Pearl Jam were cresting when they made an appearance on the 1993 MTV Video Music Awards. Not only did they win Video of the Year for “Jeremy,” trouncing video warhorses like Aerosmith, Peter Gabriel and R.E.M., but they also performed on the show, giving the network footage to air when the band moved away from making music videos. The peak of the evening was when Neil Young joined them onstage for a lively rendition of his 1989 hit “Rockin’ in the Free World.” Young just sauntered onstage in jeans, T-shirt and a Native American necklace and sang the verse as rawly as possible — something Eddie Vedder then does himself on the second verse — and the two vocalists sang in harmony on the chorus. They stretched it out for close to seven minutes before the Pearl Jam guys smashed their instruments.
It marked the first time the band played with Young, who has been a repeat guest on Pearl Jam’s stages in years since. They later served as Young’s backing band on his 1995 album, Mirror Ball, and he joined them on their companion EP, Merkin Ball.
The night kicked off, however, when Christian Slater, likely then promoting True Romance, introduced the group’s live performance and the band immediately kicked into the lean punk rocker “Animal.” The song would appear on the group’s second album, Vs., which turns 25 today. During the performance, Vedder leaned into the mic and let his hair dangle as he howled the song’s gritty lyrics – “One, two, three, four, five against one” – counting off each number on his hand as the song is winding down before throwing down his fist as his bandmates slam the tune’s last note.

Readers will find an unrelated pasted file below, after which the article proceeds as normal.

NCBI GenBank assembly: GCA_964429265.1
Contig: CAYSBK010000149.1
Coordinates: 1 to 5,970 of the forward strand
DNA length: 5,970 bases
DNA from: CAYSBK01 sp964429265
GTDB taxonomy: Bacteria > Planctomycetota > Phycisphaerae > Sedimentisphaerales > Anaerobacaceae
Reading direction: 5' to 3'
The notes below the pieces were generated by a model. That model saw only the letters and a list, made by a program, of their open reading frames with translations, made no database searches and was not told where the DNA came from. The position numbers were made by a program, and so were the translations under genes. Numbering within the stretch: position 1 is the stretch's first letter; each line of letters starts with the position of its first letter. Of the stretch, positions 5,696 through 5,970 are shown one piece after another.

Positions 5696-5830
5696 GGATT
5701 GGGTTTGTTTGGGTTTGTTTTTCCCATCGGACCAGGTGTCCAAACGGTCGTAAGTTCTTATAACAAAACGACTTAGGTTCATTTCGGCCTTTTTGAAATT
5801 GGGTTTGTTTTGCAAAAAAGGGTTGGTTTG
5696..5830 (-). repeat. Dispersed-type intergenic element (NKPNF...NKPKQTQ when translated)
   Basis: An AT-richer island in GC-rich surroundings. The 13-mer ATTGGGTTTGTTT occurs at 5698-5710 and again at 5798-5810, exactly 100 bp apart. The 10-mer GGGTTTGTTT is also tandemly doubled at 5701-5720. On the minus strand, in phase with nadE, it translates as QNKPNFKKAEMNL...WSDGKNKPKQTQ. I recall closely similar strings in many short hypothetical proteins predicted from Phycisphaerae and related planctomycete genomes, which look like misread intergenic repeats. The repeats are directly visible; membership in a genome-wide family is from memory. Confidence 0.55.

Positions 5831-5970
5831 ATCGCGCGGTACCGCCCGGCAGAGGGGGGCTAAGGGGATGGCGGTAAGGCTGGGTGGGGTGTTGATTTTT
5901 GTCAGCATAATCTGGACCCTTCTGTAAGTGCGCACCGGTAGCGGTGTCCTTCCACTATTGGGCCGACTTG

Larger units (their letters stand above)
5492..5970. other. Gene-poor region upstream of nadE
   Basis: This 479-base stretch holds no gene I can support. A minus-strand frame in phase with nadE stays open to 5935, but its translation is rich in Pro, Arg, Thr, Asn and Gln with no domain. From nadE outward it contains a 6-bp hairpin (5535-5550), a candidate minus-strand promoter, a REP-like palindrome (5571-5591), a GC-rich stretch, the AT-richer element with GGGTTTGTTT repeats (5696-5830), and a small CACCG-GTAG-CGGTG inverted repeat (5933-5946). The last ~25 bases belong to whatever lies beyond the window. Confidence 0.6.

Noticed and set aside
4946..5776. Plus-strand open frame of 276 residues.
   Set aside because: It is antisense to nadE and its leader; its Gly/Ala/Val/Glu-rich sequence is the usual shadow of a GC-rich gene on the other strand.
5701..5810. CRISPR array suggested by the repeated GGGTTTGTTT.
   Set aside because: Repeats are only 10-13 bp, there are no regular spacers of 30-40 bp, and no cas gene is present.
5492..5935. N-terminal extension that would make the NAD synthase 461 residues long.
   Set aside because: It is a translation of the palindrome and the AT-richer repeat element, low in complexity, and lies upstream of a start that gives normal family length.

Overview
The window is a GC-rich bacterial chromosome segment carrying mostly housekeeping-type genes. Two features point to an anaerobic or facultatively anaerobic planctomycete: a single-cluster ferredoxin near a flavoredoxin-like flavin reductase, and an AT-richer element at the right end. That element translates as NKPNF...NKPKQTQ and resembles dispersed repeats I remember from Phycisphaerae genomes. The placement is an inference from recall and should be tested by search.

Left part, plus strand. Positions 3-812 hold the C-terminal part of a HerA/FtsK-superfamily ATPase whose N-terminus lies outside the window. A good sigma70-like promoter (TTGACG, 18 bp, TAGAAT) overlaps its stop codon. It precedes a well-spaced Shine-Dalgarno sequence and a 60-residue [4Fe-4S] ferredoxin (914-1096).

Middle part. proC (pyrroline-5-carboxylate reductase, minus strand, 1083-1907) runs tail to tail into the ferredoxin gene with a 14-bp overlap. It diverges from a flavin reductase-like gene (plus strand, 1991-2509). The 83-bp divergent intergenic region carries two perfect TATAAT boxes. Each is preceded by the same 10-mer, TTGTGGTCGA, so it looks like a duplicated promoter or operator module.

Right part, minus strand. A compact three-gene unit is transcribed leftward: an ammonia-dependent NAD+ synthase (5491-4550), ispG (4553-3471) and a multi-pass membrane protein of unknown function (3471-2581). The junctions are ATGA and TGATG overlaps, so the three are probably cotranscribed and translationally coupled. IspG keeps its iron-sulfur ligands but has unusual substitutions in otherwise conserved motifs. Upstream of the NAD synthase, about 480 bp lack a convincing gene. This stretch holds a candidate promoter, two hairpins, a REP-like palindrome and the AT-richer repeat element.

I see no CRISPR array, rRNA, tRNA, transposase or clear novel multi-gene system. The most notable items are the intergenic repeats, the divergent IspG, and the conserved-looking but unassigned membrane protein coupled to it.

Vedder has never revealed to whom he was directing his animus in the song, but it’s long been perceived that it’s about how he felt outnumbered during the recording of Vs., which came out about a month and a half after the band’s VMAs performance and was originally titled Five Against One, a lyric from the song. In her book, Five Against One, Kim Neely wrote that the “five” in the song was likely the other four band members and their manager at the time, Kelly Curtis, and that Vedder was the “one,” the outcast. Others have hypothesized that the song was about gang rape, but guitarist Stone Gossard once told Rolling Stone he felt it was more about intra-band struggles. “You might have five great artists in the band, but if they can’t compromise and work together, you don’t have a great band,” he said. “It might mean something different to Eddie, but when I heard the lyric, it made a lot of sense to me.”
While the band was honored for “Jeremy” that night, though, it swore off making music videos – perhaps as a result of their win. “At the MTV Video Awards we won ‘Greatest Video in the World’ or something,” Vedder said in an interview at the time. “I should have really just said right then what I was feeling which was, ‘Wow, I guess we don’t have to do any more of these, because where do you go from there?'” They wouldn’t release another proper video until 1998, when they hired Todd McFarlane and Kevin Altieri to make an animated clip for their song “Do the Evolution.”